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Monday, June 15, 2015

Yoo-who, Uhu?!?!? (Review of Uhu Boxed Set GBX82)

By Jeff "SonBae" Flint

I'm baaaaAAAAaaaack....The recently released Nachtjager for Flames of War by Battlefront covering the battles in Northern Germany and the British crossing of the Rhine (March-May 1945) during Operation Varisty and Plunder added a new deadly combat multiplier to the Germans arsenal...Night Vision! I will be doing a series of reviews on these new toys and we start with the Uhu!

The Uhu (GBX82) was based on the versatile Sdkfz 251 Haftrack chassis where a big ole honkin' Infra Red Searchlight was added in the crew compartment. The IR Searchlight was used to illuminate a target with IR so other IR night vision equipped units could see it with their passive devices. Just like spotlighting deer....never mind, I didn't say that.

Now, this set uses the new plastic half track Sdkfz 251 with metal searchlight and drivers IR sights. This review will cover just the Uhu unique parts. There will be a forthcoming review of the Sdkfz 251 Transport Platoon plastic set (GBX85) and the Sdkfz 251 Night vision set (GSO206). As a disclaimer, I also wanted to add that these models were purchased by me and not furnished by any company for review.

Assembly:  Very straight forward and quite similar to the Plastic Soldier Company Sdkfz 251 Auf C plastic set which I have also built. Battlefront in their great wisdom (all praise be unto them) have a very nice on line assembly guide. The only real trick is to dry fit the search light compartment before you glue it down and assemble the rest of the half track. You will most likely have some trimming to do on the metal base to make it fit snugly and have it ride low. I learned the hard way...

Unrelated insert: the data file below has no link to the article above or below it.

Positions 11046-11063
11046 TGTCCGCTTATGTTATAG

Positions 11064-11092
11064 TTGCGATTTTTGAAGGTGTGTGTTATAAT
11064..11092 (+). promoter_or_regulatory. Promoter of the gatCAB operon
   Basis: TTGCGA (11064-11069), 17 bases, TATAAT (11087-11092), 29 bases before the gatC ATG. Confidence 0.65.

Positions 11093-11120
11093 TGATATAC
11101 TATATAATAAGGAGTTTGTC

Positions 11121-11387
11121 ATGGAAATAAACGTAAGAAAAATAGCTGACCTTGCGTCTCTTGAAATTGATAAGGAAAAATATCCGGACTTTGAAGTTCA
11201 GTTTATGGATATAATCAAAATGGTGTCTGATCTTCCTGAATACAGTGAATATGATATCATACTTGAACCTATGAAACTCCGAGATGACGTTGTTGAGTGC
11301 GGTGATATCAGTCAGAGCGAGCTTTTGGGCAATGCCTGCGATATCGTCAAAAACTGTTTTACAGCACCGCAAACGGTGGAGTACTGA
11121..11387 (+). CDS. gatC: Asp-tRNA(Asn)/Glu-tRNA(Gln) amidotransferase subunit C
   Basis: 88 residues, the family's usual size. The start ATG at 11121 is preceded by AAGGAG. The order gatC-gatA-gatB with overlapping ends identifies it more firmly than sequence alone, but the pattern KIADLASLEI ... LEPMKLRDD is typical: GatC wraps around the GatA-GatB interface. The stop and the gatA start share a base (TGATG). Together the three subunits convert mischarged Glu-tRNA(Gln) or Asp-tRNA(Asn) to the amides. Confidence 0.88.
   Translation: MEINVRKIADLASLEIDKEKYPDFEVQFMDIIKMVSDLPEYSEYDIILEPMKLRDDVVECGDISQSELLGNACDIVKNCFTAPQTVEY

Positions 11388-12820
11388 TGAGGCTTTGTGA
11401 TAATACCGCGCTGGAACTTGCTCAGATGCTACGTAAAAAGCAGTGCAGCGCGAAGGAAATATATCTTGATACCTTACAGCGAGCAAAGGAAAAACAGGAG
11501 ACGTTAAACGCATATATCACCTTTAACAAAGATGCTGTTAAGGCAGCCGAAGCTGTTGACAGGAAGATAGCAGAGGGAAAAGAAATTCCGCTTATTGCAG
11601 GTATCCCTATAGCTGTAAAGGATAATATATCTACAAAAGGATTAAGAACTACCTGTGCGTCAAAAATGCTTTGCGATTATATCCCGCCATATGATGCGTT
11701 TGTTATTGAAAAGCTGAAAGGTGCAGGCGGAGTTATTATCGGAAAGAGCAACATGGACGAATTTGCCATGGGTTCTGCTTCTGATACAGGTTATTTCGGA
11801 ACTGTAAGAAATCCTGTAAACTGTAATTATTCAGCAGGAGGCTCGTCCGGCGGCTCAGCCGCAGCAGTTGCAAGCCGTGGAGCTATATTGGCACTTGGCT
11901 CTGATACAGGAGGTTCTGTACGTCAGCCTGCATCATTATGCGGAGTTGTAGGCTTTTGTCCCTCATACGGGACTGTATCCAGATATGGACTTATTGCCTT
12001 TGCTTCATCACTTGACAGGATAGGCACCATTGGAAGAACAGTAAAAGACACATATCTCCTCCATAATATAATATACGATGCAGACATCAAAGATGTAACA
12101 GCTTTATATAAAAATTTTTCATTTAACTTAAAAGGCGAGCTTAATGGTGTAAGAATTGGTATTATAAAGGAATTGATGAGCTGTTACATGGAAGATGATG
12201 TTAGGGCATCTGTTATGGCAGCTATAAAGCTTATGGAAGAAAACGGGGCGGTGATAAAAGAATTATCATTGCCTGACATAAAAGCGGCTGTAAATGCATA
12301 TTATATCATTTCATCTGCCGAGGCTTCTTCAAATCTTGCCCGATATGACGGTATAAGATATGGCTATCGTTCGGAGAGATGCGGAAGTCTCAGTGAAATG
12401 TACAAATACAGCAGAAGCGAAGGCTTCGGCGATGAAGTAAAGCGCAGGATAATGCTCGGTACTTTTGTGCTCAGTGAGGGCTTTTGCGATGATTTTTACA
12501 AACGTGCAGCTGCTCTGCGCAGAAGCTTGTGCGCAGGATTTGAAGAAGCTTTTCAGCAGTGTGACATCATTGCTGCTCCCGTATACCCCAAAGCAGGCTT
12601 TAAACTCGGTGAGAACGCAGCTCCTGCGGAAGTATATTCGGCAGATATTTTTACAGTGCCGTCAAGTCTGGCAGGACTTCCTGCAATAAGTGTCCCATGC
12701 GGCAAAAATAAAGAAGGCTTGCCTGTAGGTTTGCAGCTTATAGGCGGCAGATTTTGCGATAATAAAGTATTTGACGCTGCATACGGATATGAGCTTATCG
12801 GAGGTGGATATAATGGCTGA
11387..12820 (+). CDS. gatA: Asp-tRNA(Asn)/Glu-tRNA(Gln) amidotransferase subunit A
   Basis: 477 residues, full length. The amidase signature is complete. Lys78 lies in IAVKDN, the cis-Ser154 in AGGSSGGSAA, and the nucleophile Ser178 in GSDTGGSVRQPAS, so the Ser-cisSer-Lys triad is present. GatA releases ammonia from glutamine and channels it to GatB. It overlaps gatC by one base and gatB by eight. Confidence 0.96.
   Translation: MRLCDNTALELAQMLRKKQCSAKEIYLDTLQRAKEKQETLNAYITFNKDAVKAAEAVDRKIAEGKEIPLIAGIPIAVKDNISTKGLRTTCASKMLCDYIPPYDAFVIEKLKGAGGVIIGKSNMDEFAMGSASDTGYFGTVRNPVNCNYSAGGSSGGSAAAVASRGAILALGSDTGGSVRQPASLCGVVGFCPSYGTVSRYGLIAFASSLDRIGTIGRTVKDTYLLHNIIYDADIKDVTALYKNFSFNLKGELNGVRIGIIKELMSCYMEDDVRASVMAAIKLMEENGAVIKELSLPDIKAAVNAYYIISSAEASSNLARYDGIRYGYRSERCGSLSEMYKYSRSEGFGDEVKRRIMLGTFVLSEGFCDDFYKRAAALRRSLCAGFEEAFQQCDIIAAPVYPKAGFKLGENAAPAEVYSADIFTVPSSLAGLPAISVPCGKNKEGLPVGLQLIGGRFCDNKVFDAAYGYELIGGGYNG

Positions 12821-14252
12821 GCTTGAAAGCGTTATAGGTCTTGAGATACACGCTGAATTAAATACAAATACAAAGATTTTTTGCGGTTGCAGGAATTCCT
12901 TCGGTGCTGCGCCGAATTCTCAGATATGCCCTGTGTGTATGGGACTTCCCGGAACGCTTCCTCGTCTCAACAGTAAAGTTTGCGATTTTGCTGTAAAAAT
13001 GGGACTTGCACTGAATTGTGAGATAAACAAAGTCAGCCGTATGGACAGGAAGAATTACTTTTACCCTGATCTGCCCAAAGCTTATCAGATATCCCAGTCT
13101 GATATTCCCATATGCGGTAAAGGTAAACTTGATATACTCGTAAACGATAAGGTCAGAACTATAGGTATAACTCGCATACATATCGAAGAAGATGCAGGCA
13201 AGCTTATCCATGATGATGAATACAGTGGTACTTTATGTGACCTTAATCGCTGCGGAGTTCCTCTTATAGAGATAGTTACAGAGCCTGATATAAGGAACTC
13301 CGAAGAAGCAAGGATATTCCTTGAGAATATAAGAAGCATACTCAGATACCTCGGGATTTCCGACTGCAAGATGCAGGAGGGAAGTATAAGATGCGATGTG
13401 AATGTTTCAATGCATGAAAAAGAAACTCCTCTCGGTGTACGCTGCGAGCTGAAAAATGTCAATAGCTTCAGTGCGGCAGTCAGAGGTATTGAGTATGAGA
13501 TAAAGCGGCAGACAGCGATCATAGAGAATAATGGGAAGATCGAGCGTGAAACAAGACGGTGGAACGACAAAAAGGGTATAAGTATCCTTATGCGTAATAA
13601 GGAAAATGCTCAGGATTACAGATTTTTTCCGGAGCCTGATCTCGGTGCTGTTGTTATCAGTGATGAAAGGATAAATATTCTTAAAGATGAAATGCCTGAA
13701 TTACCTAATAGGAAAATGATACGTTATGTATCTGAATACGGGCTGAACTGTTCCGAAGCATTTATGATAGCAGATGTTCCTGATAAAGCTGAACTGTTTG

Without trimming and sits too high is on the left

Too high
Just right
One other thing on assembly and something to keep in mind when you use these models.  They are VERY back heavy and can pop wheelies pretty easily.

If the hull were resin, I don't think you would have this slight problem. If you add some weight up front, like a clump of putty, in the engine compartment this issue goes away.

Using my tried and true review metric we have:

Accuracy:  It is one the heroic side so there are some 1:1 accuracy issues. All the key visuals appear to be there.  The heart of the Uhu is the search light and the rest of the module in the crew compartment.
Rating: 8/10  First is my 1 point standard deduction for epic scale...all the right pieces are there, just a little thicker for durability and to make the model easier to paint..although I love it, its just not "accurate." I also docked a point for the scaffolding. In the pictures of actual Uhus the scaffolding is shorter and stops just before the generator/fuel tank and only have 3 supports. The model extends past the generator and has 4 supports. I did find a lot of pictures of scale models with 4 and even 3 supports that had the longer scaffolding, but no pictures of actual Uhus with this. The scaffolding cut be cut back to 3 supports very easily and then the "issue" goes away.